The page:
Monday, November 8, 2010

Monday, June 14, 2010

IATEFL Harrogate 2010 Albums

Final Plenary – What is a storyteller?

Speaker: Jan Blake
Jan has gained an international reputation for her vibrancy in storytelling. I could not fully comprehend why she has become well-known for storytelling before watching her in action. She has a memorable way of storytelling that stays with you for a while. She got the audience sing and make joyful sounds. She got them to follow the African rhythm in her stories. All her stories had a common thread: accepting diversity and being more tolerant of what is different. The audience walked away with tears in their eyes by the end of the session. They were deeply touched by the authenticity and personalized mark  that Jan’s stories left on their minds and hearts.

Responding to Writing Symposium

Convener: Nagwa Kassabgy
Presenters: Yasmine Salah El-Din, Veena Bhamhani, Nagwa Kassabgy, Phyllis Wachob
The presenters reported various action research projects done in their classes. All projects focused on how instructors respond to their students’ writing by giving corrective feedback in various ways. Generally, there was emphasis on trying out new techniques as well as addressing students’ needs and learning styles. The presenters touched on learner preferred vs. teacher preferred techniques.
One project measured the percentage of grammatical errors made by university-level students’ writing over a semester, reporting positive results. Another project described MA graduate students’ reactions to a new technique. The instructor gave her students audio mp3 files in which she addressed their papers in a personalized manner. The presenters concluded that it is important to cater to students’ needs. They also highlighted the importance to address various learning styles for improved outcomes.

Teachers e-improving their English – Session 3.4: 14.30-15.15

Presenters Elvina Castillo & Teadira Perez
The presenters report on a project with in-service teachers in which they were trained to improve their various skills, especially their English skills through technology. The presenters mentioned the challenges those teachers faced. Apart from those teachers’ low-proficiency levels, they had limited access to the internet. Oftentimes, the trainers had to give up on parts of the course, e.g. blogs in Moodle as the teachers could not understand the task. However, improved proficiency levels in comprehension and written production are reported. The teachers’ participation in the forums increased. The quality of their writing also increased.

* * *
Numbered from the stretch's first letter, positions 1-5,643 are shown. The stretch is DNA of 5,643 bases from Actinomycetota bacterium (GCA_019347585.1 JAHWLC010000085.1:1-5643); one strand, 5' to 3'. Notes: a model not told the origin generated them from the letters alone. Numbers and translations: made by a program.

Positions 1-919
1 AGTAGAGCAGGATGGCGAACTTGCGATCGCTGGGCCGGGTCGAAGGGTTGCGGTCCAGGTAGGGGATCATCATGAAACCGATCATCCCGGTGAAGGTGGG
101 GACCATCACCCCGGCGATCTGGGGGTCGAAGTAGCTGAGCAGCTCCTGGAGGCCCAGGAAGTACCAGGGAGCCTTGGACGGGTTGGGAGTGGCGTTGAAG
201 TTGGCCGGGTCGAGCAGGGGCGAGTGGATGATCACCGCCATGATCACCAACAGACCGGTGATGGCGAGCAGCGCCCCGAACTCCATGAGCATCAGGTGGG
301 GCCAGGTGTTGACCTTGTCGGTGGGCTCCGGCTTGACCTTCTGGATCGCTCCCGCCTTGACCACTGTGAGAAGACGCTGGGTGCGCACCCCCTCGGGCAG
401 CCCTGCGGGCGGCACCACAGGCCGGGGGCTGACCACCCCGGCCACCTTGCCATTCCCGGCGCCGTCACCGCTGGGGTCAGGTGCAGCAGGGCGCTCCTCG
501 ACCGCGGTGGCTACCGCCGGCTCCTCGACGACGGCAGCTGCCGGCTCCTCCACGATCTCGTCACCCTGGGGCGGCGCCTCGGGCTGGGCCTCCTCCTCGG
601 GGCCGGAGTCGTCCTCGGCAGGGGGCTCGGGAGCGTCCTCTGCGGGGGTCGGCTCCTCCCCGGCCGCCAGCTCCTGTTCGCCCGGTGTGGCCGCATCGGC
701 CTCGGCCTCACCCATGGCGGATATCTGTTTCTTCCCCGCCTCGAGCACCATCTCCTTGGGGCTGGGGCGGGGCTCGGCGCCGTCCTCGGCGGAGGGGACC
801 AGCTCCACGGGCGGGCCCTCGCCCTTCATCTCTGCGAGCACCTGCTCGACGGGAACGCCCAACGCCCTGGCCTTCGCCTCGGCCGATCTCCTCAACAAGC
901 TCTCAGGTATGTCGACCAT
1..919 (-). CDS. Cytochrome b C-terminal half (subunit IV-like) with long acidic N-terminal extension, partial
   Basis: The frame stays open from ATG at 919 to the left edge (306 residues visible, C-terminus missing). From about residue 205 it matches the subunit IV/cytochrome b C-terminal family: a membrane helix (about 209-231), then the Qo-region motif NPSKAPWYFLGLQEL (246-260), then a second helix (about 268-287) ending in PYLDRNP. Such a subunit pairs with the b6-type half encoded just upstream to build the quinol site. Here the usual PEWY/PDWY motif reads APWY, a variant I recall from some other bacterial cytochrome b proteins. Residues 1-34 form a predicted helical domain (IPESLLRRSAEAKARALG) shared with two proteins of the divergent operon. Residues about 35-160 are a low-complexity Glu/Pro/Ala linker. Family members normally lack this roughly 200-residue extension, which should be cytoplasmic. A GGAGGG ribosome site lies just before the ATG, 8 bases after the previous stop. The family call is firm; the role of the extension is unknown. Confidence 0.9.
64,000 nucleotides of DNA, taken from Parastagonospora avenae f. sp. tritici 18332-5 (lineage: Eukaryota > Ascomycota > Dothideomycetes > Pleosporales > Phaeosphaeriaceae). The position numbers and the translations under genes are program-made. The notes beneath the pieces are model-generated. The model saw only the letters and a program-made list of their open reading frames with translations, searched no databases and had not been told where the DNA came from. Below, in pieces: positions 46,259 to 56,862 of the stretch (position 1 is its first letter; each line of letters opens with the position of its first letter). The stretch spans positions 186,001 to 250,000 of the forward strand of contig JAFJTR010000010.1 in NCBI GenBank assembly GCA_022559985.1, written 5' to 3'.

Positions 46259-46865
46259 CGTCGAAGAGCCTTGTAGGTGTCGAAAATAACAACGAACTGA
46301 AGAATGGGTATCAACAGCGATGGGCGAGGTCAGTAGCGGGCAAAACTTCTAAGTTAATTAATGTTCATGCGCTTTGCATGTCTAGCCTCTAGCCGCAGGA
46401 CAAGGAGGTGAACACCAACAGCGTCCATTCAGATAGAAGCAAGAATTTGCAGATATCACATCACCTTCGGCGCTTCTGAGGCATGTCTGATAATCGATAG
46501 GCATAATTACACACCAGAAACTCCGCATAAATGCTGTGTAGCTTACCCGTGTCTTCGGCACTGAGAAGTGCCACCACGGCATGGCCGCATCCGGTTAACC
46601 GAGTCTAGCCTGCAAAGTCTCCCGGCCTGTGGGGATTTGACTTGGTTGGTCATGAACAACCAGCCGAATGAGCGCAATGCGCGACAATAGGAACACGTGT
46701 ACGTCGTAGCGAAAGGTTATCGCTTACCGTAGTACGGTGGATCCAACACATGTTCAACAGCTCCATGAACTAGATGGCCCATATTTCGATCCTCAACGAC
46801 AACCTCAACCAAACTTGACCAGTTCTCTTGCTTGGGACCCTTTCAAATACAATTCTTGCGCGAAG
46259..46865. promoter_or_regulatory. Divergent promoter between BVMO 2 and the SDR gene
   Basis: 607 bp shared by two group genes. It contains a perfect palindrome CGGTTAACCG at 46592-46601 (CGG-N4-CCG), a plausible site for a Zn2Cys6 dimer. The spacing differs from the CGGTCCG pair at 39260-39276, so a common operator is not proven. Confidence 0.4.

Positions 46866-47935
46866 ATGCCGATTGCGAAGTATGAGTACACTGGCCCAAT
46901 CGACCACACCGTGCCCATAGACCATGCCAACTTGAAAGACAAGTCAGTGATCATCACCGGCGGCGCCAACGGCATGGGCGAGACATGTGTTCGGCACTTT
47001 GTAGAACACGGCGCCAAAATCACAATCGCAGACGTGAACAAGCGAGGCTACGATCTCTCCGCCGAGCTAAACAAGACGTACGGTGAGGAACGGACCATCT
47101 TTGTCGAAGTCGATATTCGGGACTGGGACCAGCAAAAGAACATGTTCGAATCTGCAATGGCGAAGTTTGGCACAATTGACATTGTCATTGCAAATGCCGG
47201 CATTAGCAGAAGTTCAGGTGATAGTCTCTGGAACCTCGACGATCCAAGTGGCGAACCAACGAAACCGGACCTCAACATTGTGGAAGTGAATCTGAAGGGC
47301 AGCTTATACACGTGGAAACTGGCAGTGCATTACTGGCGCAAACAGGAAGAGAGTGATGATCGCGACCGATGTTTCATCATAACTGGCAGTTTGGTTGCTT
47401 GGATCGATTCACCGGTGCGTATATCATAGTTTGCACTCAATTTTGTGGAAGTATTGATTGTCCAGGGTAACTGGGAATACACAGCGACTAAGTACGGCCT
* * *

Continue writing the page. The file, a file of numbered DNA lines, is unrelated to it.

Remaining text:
Day 2 Plenary – The Future of Education

Speaker: Kieran Egan
Kieran looked at child development from new perspectives. He highlighted different ways of understanding. First, somatic understanding includes bodily senses emotional responses and attachments, built-in sense of humour, musicality and rhythm, in addition to gestures and communication. He stated that patterns are ‘arbitrary’. He also maintained that a human being is a ‘musical animal’ looking for patterns and rhythms.

Second, mythic understanding is a learning toolkit or cognitive tools that humans develop. These include storytelling, abstraction, emotion opposites and mediation, association with the heroic, romance, wonder and awe, the literate ‘eye’, matters of detail, and humanizing knowledge.

To illustrate, opposites and mediation are essential for our mythic understanding. Hot and cold are mediated by warm. Life and death are mediated by ghosts. Nature and culture are mediated by talking rabbits and bears in children’s stories.
Furthermore, there is a built-in sense of associating with the heroic in our children.  This can be explained by a pre-existing threat of the ego and their need to have transcendent ‘super human’ qualities. This toolkit of cognitive development is a main driving force in how human learn in life in general and in schools in particular.

Managing Customer feedback and complaints – Session 1.4: 15.00-15.30

Presenter: Justin Kernot
Justin advocates the use of ‘anecdote circles’ – informal focus groups in which customers, i.e. students, can voice their concerns to program supervisors. This technique seems to work very well in the Middle East and elsewhere, according to Justin. The suggested technique works as follows: Program supervisors tend to listen, learn and deliver. They listen to those in the know and endeavor to meet their cultural norms and expectations. They aim at making their customers’ life easy by making systems transparent. They also provide support through continued support and development of their staff in addition to recognizing their customers’ feedback. Justin illustrates the power of stories flying around about how satisfied/unsatisfied customers can be. Formalizing these stories and providing pre and post measurement of change can give a clear direction to the institution and the right message to customers.